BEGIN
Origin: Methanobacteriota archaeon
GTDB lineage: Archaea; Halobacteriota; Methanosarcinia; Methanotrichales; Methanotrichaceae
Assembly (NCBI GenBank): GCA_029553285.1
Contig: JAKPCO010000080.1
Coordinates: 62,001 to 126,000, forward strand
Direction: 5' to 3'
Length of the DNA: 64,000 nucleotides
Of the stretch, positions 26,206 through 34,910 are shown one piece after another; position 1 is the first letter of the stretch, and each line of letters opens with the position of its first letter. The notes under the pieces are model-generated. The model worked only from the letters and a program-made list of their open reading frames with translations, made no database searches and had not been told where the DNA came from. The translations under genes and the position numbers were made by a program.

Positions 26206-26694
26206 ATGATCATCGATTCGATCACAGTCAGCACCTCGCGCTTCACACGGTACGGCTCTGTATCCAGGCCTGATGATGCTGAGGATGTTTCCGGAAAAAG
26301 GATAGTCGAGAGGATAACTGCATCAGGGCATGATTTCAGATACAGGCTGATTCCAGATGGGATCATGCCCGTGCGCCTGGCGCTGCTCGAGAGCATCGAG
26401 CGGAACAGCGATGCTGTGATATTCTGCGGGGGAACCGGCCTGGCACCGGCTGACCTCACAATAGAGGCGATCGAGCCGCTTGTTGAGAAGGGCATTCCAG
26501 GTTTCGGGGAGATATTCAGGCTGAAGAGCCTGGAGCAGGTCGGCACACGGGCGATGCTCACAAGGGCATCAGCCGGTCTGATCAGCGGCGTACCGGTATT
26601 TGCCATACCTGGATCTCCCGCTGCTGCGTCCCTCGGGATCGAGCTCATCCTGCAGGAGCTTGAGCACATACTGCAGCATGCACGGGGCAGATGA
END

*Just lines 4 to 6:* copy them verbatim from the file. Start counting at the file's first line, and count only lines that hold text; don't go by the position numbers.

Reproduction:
Contig: JAKPCO010000080.1
Coordinates: 62,001 to 126,000, forward strand
Direction: 5' to 3'